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Kobusch, first ascender of Nangpai Gosum II: “Very difficult”

Kobusch’s route on Nangpai Gosum II

“The feeling was more than overwhelming to stand in a place that no one ever entered before me,” writes Jost Kobusch about his first ascent of the 7296-meter-high Nangpai Gosum II in the east of Nepal. As reported, the 25-year-old German had scaled the till then fourth-highest unclimbed mountain on earth two weeks ago. “Such ascents are still pure, real alpinism,” Jost writes to me. “This is exactly the direction I want to take – because a solo on a route with other climbers is not a real solo. I would like to enjoy alpinism in its purest form. For me, this is the maximum of minimalist mountaineering.” In the meantime, Kobusch has also given details of his route, which he graded to me as “TD”, which means “very difficult” (in the International French Adjectival System (IFAS) ,TD stands for “Tres Difficile”, with sustained snow and ice at an angle of 65-80 degrees and rock climbing at grade V and VI). He was en route with a very small team: the Nepali cook Ngima, kitchen helper Phurba and cameraman Raphael Schardt, who, according to Jost, only joined him once on the way to the Advanced Basce Camp (ABC) at the beginning of the expedition, later only filming with a large telephoto lens from the Base Camp.


Difficult conditions

He had originally planned to ascend via the route through the South Face, where a team of French mountain guides had failed two years in a row, Jost reports. At an altitude of about 6,300 meters, Kobusch nearly fell out of an ice flank. The strong sunlight caused the ice screw and the ice tool, which he had used for belaying at the stand, to be “melted out within 20 minutes”. An “only on the half way hammered in piton” saved his life.

Waist-high snow

Kobusch on top of Nangpai Gosum II

Jost descended to the Base Camp and decided to set off for a “light and fast solo” on a different route. After having left the Advanced Base Camp at 5,600 meters and having spent one night in Camp 1 (6,400 meters) and the next in Camp 2 (6,840 meters), he reached the highest point of Nangpai Gosum II on the third day. On the final part of his climb he once again had to clench his teeth, says Jost: “The plateau on top let me struggling through almost waist deep powder to the summit which I reached on 3 Oktober at 10.25 am. Wind speeds of shortly up to 60km/h made my stay at this untouched place short though.” The first ascent of Nangpai Gosum II,  Jost writes to me,  “is for me personally the beginning of many further expeditions in this style: No support above the base camp, all alone on a route and of course (also on higher mountains) no bottled oxygen.”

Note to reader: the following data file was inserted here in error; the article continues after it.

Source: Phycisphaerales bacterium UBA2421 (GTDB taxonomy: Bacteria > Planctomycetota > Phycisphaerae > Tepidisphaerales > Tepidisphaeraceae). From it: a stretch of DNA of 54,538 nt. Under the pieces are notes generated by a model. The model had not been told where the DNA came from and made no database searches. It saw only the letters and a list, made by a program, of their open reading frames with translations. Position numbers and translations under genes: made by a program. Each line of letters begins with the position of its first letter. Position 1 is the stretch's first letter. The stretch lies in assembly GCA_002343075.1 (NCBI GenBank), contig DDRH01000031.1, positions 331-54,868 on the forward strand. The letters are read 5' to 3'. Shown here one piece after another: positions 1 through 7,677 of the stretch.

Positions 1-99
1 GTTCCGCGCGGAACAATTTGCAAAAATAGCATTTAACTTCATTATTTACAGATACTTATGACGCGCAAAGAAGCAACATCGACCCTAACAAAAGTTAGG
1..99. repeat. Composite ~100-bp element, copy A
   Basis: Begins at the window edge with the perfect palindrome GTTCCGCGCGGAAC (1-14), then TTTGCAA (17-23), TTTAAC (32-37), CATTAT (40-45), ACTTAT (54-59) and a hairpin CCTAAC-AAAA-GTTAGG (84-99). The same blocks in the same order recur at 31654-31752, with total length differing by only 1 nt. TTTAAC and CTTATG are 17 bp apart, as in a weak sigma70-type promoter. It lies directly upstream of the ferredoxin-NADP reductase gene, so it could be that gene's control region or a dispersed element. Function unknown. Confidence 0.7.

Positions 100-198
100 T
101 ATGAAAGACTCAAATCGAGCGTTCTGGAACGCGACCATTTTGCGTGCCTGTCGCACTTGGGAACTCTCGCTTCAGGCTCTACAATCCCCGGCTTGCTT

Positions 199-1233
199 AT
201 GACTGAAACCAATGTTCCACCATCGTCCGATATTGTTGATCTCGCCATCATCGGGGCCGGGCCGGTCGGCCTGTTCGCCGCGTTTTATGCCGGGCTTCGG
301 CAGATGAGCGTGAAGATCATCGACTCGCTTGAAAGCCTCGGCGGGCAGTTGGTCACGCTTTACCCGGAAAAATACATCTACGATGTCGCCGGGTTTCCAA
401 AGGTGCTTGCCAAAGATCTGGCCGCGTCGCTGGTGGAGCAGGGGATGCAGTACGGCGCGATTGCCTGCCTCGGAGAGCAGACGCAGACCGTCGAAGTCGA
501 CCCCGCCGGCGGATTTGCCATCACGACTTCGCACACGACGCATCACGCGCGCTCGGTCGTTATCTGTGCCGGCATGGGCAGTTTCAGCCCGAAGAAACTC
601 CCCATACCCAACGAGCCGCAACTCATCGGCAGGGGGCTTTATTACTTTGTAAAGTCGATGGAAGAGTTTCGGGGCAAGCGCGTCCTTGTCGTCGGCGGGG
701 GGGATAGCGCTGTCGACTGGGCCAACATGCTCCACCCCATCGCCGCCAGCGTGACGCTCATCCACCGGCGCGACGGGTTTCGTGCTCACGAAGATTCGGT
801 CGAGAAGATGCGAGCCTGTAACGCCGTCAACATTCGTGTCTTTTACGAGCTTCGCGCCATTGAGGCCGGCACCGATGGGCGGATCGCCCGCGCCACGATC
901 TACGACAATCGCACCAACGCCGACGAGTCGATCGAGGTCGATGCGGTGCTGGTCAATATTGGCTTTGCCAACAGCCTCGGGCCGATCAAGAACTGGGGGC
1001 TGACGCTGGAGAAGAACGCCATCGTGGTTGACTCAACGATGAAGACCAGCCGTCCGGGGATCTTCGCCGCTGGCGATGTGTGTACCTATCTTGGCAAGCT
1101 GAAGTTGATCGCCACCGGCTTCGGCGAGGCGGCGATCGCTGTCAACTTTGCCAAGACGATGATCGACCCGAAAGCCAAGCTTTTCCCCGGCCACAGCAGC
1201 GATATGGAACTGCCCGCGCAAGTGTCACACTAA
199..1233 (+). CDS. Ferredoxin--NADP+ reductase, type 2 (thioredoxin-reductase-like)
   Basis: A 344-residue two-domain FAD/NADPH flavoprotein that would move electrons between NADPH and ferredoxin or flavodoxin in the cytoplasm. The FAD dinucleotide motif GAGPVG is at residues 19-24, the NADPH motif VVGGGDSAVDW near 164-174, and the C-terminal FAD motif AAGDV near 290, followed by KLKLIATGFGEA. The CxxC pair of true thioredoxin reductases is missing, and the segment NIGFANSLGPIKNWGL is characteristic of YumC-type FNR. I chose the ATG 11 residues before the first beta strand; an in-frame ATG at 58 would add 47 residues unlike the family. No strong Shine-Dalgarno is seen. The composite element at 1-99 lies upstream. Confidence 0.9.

Annapurna without bottled oxygen

Kobusch (r.) with summit certificate

For the Westphalian Kobusch – born in Bielefeld, where the highest point called “Auf dem Polle” is not a mountain, but a 320-meter-high knoll – it was the second great success of his career as an high-altitude mountaineer. In spring 2016, Jost had scaled his first eight-thousander, Annapurna. A year before, Kobusch had become well known all over the world. The young German had shot a video of the giant avalanche – triggered by the devastating earthquake on 25 April 2015 – which had destroyed the base camp on the Nepali side of Mount Everest and had killed 19 people.


17. October 2017 | 15:17